Stirling Newberry: Depression by Design: The Riot of the Rich

…It is also important to see how the events of the last decade are being rewritten rather rapidly, most particularly, Iraq is being sent down the memory hole. Even economists who admit that the Federal Reserves very low interest rate policy of the middle part of the decade contributed to the credit bubble, seem to have forgotten why this was done. One part was in response to the dot com crash, but the other part was to accommodate the Iraq War. By running low interest rates, the Federal Reserve enabled an administration that wanted guns, butter, and no new taxes. This is hardly a hands off approach to central banking. Greenspan argued for administration policies, including the ill-considered tax bills of the early 2000’s and the “ownership society” which pushed home ownership.

Thus the most important proximate reason for this crisis is being overlooked entirely. It was not the fraud of banks, nor global imbalances that were the driver, but the fraud of the policy of monetizing homes to borrow money to pay for a war that would not return. If there was a ponzi scheme, the first and foremost runner of it, was Bernanke himself, who architected an economic policy which pushed for monetizing homes now, and profitizing revenue now. It is also impossible to look at the academic record and not see that the past was not one of great moderation, but of a radicalism of the right, which was confident in its ability to deal with problems laid out during the Depression by use of new tools of macro-economics.


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  • I suppose Alan Greenspan made have said something like this around 2001, but it is just as plausible that he dropped Fed Funds to 1.0% to combat the risk of deflation following the bust. The fact that this triggered a housing boom was a secondary benefit – probably welcome at first, and then alarming to a few people at the Fed except for Alan Greenspan.

    I suppose Stirling’s bias as an economist is to see developments as the result of economic deliberations and actions. As someone in the markets, I see the markets as the dictator of public policy actions, particularly monetary policy. The Fed Funds rate has always been a lagging rate when plotted against bond market yields for Treasuries. The market is the first responder to market conditions, the Fed follows. We see the market at the moment rising because of a possible bottoming out of the recession; the Fed certainly isn’t raising rates at this point because it doesn’t speculate, it waits for economic confirmation. If the market is right, the Fed may eventually raise rates.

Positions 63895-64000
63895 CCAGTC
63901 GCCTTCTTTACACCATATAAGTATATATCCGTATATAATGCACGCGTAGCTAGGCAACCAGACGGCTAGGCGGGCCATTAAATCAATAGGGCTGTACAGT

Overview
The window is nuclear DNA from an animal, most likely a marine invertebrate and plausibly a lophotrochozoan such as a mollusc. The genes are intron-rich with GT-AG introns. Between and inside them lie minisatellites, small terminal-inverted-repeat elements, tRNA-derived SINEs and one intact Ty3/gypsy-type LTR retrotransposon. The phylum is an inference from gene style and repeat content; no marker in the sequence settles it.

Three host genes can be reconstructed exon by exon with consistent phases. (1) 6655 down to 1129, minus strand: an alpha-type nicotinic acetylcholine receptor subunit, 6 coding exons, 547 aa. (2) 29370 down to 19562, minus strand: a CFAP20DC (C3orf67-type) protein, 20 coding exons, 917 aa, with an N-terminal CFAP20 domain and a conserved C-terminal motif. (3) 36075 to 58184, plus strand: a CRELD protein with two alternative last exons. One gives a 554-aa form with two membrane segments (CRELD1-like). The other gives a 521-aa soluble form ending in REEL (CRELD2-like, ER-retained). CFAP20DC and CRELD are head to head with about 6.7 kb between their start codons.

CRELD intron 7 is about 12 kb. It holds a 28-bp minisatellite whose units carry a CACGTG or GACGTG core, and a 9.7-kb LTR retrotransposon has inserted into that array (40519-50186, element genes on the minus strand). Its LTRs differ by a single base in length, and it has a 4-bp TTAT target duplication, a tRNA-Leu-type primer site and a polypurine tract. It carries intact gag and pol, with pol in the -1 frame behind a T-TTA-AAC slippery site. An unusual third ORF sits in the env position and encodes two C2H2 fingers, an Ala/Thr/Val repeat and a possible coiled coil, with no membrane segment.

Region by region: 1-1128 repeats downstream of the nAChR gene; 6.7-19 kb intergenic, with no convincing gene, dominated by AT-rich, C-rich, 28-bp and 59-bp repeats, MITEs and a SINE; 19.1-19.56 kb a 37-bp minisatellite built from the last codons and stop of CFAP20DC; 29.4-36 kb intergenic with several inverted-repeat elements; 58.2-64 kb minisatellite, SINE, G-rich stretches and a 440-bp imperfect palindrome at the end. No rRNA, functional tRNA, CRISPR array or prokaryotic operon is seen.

The ability to treat homes like commodities was developed in the 1980s and 1990s with the home equity line of credit. The Fed had nothing to do with this Wall Street invention other than to acquiesce in it as banks pushed the product.

    The new monetarism tools that Stirling talks about at the end certainly exist, such as all the acronym programs and buying up Treasuries and bad bank assets. But monetizing homes is not a tool for the central bank and to me not a deliberate policy of the 00’s.

    In his last paragraph he talks about profitizing revenue, but I don’t know what this could possibly mean.

  • The fact that this triggered a housing boom was a secondary benefit – probably welcome at first, and then alarming to a few people at the Fed except for Alan Greenspan.

    No doubt that Greenspan was initially reacting to the bust, but many economists (Black) and marketeers (Denninger, Mish) think that the Fed’s loose policy and lax attitude to regulation and oversight led to the housing crisis in that without the Fed’s acquiescence, if not implicit support, the crisis could never have reached the proportions it did. However, there’s plenty of blame to go around, not the least of which was the fraud enabled by mortgage brokers that was “overlooked” all the way up the chain of fiduciary responsibility.

    The most salient question about Stirling’s article seems to be whether he has a valid point in claiming that neoliberals thought that subsequent discoveries, principally by Milton Friedman, obviated a repeat of the Great Depression, allowing the financial sector to essentially redo the Roaring Twenties with impunity and proceeded to test this hypothesis with disastrous results.

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